Monday, November 23, 2009

Mathieu Lehanneur's science based designs

Mathieu Lehanneur's talk for TED highlights some really fundamental principles of design. Is it colour theory? Typography? Is it perhaps the socio-economic impact of design?


It's even more fundamental than that. It's about being human.

At a martial arts seminar once I heard a Systema guru speaking about styles and how to effectively make the techniques work. "Do you think this move is more like the crane style of kung fu or tiger style?" (referring to the idea that fighting systems have evolved after emulating certain animals in their habitat). The head honcho snorted and said, "Humans shouldn't need to imitate animals they should concentrate on being human".

In a similar way Lehanneur states in his opening part of this lecture how important science is to him: the science of being human because therein lies the answer to design solutions. He says,

"Science helps us understand how we see, how we hear, how we breathe, how our brain can inform or mislead us.
It's a great tool for me to understand what could be our real needs.
Marketing people have never been able to do that.
Marketing reduces things. Marketing simplifies.
Marketing creates user groups.

Scientists admit complexity, admits fluctuation and uniqueness."

Understanding how we perceive and interact with our world is essential for designing products or communications. What I find intriguing about his approach is that he looks at the real essence of the problem. Often designers talk about solving problems but really just create a make-over or 'paint it up' to look pretty (and in fairness often clients want this as a solution rather than any deep searching study into what is really needed!). This guy at least looks at the very heart of the problem and works in deep thought into the solution. Designing isn't about drawing pretty pictures it's about solving problems. Drawing helps us communicate ideas. Problem solution is about thinking. It's about seeing how we are as humans.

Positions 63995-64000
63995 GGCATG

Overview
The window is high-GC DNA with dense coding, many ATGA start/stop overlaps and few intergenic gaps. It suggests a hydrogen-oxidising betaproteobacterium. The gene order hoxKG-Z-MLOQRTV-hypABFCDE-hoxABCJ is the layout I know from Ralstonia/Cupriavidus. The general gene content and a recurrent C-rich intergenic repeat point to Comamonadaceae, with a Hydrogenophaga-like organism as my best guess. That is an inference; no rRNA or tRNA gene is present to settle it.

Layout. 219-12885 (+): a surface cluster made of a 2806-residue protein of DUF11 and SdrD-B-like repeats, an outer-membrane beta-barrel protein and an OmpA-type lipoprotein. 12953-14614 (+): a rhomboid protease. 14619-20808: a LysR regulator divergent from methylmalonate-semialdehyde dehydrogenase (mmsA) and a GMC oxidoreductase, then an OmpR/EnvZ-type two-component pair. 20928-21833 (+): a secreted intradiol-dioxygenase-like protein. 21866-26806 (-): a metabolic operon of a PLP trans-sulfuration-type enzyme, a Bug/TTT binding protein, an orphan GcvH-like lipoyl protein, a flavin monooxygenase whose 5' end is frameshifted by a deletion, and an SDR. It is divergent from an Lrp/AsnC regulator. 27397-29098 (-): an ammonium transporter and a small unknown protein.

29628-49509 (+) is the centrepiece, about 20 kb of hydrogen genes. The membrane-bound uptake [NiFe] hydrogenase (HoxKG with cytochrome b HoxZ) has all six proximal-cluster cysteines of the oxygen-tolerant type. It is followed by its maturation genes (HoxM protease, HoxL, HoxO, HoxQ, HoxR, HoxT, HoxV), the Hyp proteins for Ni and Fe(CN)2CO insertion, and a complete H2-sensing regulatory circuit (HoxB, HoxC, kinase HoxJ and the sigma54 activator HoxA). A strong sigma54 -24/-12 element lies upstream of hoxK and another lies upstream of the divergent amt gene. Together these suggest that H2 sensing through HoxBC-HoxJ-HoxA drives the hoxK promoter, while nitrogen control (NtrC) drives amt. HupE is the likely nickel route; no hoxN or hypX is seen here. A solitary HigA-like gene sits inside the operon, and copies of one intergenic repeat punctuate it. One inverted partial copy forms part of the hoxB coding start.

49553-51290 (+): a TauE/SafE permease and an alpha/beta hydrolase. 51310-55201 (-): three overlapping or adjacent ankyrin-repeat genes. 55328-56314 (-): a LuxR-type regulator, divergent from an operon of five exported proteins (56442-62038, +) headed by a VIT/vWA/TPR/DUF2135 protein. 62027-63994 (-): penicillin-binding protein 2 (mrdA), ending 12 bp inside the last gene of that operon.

Wednesday, November 18, 2009

Zen and the art of animation

Richard Williams is a renowned animator who discloses below part one of the animator's survival kit. This approach works for lots of different aspects of life and is something I encountered early on in my relationship with art! I remember having a colleague confess that he lobed doing the dishes. This is something I loathe but do on a daily basis as we don't own a dishwasher. His claim was that this 10 or 15 minutes of the day gave him solitary time to think without distraction. The process of washing the dishes freed him from thought; the actions he needed to perform with his hands are automatic requiring no brain effort thus allowing him to take stock of the day.

Maybe, as Williams alludes to in this video, to do something well we need to immerse ourselves in the task at hand. If we do, he says, the quality increases.